Target joins Home Depot, Walmart, others in cutting health care for part-timers, citing Obamacare

January 2014 FINANCETarget has become the latest high-profile retailer to cut health benefits for part-time workers, citing both low employee participation and “health care reform” in a letter posted on its website. The Minnesota-based discount chain joins Home Depot HD -1.35%, Trader Joe’s, Forever 21  and other large retailers in ending health insurance coverage for part-time staff as the Affordable Care Act, commonly dubbed Obamacare, comes into effect.Other companies like Walmart started cutting health care benefits for part-timers long before Obamacare’s January 1st start date; the Bentonville, Ark. low-price giant stopped health coverage for those working fewer than 24 hours a week in 2011. Target’s head of HR Jodee Kozlak explained on Tuesday that fewer than 10 per cent of the chain’s workers are currently enrolled in the company’s part-time health plan, which is available for employees putting in under 30 hours weekly. “The launch of Health Insurance Marketplaces provides new options for health care coverage that we believe our part-time team members may prefer,” Kozlak wrote, adding that each part-timer will be eligible for a $500 cash payment from Target. “In fact, by offering them insurance, we could actually disqualify many of them from being eligible for newly available subsidies that could reduce their overall health insurance expense.” Workers’ rights advocates are taking issue with Target’s framing of its healthcare changes as an altruistic act.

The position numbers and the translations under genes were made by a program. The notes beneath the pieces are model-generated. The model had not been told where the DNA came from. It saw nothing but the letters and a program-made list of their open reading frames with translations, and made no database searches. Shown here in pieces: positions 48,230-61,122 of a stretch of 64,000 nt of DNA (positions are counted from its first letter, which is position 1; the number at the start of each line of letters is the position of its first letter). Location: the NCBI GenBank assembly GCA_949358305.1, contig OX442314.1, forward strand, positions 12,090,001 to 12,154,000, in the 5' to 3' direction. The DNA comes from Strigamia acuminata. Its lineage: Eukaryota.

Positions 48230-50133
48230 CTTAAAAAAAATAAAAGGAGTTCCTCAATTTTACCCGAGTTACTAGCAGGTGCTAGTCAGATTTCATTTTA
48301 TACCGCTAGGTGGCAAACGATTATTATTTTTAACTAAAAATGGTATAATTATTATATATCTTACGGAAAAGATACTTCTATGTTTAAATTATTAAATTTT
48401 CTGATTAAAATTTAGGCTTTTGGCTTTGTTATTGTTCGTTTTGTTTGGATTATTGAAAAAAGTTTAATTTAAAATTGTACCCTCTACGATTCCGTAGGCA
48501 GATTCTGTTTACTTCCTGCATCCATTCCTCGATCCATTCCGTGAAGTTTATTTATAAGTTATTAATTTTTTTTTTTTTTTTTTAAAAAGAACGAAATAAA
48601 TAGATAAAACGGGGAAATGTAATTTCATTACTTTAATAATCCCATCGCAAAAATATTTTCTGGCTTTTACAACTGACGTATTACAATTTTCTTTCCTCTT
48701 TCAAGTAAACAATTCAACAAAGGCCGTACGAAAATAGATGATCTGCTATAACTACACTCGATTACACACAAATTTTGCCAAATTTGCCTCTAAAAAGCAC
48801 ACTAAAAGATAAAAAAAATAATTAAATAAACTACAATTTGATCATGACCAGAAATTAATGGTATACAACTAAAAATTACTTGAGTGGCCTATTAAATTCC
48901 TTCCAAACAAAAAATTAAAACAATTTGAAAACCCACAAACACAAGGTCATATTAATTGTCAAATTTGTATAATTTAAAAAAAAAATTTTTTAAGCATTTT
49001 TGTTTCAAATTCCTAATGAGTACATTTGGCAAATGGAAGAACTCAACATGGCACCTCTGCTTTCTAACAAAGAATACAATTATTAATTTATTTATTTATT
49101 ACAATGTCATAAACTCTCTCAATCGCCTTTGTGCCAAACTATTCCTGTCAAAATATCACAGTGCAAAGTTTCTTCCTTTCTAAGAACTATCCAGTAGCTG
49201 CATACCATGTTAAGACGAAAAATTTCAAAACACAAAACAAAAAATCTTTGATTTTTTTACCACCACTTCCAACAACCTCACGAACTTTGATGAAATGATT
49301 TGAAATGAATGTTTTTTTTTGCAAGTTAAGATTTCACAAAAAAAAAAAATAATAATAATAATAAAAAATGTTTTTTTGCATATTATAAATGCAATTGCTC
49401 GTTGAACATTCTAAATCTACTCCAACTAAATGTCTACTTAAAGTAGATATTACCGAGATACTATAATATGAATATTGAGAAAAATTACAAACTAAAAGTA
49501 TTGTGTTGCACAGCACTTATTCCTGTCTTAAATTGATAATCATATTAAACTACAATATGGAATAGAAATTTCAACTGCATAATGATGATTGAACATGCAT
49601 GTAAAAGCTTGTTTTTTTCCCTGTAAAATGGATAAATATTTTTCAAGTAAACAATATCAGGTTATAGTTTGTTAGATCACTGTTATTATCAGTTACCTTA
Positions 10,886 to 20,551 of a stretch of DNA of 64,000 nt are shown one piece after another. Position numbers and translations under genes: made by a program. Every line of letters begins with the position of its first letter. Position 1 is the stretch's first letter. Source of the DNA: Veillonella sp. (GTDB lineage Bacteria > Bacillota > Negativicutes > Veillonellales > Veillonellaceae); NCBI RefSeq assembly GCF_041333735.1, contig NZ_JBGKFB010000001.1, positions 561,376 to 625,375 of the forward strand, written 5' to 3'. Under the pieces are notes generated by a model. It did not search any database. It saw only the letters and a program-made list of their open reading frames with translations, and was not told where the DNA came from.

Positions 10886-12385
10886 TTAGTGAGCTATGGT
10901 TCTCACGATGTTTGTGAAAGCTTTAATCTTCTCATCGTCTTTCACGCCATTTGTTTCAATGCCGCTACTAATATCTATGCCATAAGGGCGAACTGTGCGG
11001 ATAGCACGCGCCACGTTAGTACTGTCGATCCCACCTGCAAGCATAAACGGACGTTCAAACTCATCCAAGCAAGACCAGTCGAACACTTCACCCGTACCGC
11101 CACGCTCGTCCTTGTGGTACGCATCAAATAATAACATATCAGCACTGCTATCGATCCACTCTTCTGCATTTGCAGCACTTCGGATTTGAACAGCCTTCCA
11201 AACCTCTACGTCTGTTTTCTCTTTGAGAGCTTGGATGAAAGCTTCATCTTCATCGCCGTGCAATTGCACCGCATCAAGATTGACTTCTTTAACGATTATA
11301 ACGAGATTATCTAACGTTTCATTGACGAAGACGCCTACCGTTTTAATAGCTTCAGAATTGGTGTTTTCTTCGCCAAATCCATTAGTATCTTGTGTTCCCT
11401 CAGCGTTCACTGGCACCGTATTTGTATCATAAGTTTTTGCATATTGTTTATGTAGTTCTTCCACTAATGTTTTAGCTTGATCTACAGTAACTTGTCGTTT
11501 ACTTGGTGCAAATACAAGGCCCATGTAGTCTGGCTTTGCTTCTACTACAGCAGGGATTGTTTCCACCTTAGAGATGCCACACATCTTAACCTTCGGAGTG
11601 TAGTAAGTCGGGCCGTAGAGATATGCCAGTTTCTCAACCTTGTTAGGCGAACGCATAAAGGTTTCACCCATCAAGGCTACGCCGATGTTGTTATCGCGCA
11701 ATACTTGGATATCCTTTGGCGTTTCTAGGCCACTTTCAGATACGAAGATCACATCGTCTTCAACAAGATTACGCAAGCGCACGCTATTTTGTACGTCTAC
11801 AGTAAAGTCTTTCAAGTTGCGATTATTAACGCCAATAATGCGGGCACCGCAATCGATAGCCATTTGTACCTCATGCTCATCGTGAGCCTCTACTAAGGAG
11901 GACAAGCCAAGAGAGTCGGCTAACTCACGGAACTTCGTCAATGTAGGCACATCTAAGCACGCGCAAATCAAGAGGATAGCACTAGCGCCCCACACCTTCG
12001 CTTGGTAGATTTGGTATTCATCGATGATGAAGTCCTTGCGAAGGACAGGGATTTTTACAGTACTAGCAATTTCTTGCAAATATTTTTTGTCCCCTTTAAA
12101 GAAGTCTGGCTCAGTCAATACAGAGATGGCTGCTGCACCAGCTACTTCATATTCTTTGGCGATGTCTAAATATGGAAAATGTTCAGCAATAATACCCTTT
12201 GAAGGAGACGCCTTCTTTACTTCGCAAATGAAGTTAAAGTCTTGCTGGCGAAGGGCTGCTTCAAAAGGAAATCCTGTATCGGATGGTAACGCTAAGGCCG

“Major employers like Target should not be looking to taxpayers to subsidize an employee benefit they can more than afford to pay,” said Carrie Gleason, executive director of the Retail Action Project, an activist group that has protested labor practices at Walmart among other companies. “Moreover, Target’s plan is part of an ongoing trend in the retail industry of capping workers’ hours to avoid the employer mandate for insurance,” she said. “The real issue at play here is that employers consistently don’t offer part-time employees health insurance.” Target’s Kozlak assured employees there is no plan to cap workers’ hours, writing: “At any time, our team members can talk to their manager about their interest and availability to work more hours. In fact, during the holiday season we offered our year-round part time and full time team members the opportunity to take on additional hours or cross-train to work in other areas — at their request.” –Forbes
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